Jim Mattis Slept In His Clothes Over Fear Of Nuclear War With North Korea At Start Of Trump Administration
Former Defense Secretary Jim Mattis slept in his clothes during a period of increased tension between the U.S. and North Korea, as he worried about a potential nuclear attack.
The revelation comes from renowned Washington Post journalist Bob Woodward‘s soon-to-be-released book Rage. Woodward worked to uncover and report the Watergate scandal, and has since written several books and interviewed top officials.
Mattis remained in his clothes throughout the night and visited the Washington National Cathedral to pray in 2017, at the beginning of President Donald Trump‘s presidency when relations were at their lowest point.
North Korea fired about two dozen missiles in 2017, including its highest-ever intercontinental ballistic missile. Secretary of State Mike Pompeo reportedly was concerned by the threats, saying “we never knew whether it was real or whether it was a bluff,” according to the book.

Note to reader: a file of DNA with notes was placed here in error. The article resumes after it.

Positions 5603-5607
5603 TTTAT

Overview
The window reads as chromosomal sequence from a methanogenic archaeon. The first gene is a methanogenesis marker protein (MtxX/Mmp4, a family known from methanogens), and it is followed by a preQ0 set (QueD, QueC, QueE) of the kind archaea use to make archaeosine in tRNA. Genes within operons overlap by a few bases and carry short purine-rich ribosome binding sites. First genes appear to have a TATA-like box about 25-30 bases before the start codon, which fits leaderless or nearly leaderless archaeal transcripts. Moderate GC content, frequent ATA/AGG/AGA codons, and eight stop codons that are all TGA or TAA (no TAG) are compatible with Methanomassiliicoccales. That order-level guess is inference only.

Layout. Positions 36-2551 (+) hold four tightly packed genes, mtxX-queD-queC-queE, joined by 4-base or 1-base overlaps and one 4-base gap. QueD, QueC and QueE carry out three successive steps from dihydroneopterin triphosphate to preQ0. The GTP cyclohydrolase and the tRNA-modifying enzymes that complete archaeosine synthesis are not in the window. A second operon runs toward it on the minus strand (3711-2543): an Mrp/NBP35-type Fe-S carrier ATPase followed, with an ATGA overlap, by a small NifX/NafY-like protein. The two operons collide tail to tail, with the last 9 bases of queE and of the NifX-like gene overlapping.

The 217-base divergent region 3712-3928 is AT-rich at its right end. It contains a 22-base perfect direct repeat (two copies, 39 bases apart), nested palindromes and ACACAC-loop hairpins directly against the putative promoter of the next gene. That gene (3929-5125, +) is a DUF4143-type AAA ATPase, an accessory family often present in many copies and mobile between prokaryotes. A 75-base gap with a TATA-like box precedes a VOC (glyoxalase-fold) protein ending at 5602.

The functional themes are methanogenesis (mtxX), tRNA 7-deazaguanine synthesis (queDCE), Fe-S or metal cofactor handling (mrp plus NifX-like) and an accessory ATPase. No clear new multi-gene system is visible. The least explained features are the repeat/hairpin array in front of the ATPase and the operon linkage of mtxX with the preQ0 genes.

Mattis refrained from criticizing the administration immediately after his resignation in December 2018, due to Trump’s decision to move troops out of Syria, which Woodward quotes him as saying “when I was basically directed to do something that I thought went beyond stupid to felony stupid.”
“Because you have the right to have a Secretary of Defense whose views are better aligned with yours on these and other subjects, I believe it is right for me to step down from my position,” Mattis wrote in his resignation letter to Trump.
Mattis vocally criticized the president more than a year after his departure, in the wake of Trump’s response to nationwide Black Lives Matter and George Floyd protests
“Donald Trump is the first president in my lifetime who does not try to unite the American people — does not even pretend to try. Instead, he tries to divide us,” Mattis wrote in a harsh rebuke of Trump’s actions in a statement published by The Atlantic. “We are witnessing the consequences of three years of this deliberate effort. We are witnessing the consequences of three years without mature leadership.”